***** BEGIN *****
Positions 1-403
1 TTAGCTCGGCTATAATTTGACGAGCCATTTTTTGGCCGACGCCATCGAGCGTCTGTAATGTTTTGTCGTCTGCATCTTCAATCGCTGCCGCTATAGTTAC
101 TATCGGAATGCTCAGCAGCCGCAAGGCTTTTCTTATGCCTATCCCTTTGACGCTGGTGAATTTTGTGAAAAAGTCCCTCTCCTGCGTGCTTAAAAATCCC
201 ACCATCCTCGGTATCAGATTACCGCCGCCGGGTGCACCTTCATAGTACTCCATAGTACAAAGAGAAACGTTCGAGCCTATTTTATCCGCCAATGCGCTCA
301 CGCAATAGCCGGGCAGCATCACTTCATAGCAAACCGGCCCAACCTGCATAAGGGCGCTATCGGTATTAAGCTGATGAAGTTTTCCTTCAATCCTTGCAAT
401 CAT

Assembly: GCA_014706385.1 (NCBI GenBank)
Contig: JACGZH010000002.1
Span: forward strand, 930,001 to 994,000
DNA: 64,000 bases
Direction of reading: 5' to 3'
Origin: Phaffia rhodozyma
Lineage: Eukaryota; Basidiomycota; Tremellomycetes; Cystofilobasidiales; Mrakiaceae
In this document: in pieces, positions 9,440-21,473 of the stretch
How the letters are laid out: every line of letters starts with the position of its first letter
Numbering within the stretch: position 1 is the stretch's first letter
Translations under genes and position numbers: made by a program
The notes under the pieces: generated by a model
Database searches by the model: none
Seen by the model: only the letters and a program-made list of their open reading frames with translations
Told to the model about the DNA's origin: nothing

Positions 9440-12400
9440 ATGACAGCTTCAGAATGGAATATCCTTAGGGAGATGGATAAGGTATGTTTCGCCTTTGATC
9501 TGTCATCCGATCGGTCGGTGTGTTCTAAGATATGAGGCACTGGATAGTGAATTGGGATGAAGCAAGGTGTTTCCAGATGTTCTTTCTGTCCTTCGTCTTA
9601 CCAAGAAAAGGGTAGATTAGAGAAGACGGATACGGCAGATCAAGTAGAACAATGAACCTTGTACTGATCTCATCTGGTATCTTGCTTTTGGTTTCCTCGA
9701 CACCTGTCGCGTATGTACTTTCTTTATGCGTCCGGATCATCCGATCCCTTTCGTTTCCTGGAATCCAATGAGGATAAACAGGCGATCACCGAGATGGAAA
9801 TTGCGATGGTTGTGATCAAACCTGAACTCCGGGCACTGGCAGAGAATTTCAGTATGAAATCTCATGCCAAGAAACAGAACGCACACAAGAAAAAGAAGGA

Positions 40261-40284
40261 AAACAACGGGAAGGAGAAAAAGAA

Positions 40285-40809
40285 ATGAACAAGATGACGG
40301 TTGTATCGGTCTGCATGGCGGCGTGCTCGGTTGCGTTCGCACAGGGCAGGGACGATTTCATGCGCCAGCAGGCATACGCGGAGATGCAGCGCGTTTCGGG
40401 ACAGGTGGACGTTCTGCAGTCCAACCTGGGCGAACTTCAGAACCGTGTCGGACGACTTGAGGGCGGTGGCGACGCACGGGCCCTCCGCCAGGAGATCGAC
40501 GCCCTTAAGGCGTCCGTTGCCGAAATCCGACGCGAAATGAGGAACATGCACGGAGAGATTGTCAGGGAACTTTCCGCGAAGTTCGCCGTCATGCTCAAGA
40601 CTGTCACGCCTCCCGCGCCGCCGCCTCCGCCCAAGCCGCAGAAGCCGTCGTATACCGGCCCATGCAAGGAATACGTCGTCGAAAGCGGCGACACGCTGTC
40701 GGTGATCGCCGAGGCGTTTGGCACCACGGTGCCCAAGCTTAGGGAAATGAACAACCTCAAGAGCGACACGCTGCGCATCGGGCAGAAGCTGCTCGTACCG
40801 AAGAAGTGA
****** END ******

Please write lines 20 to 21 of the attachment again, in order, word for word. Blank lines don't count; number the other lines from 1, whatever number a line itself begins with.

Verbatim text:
Seen by the model: only the letters and a program-made list of their open reading frames with translations
Told to the model about the DNA's origin: nothing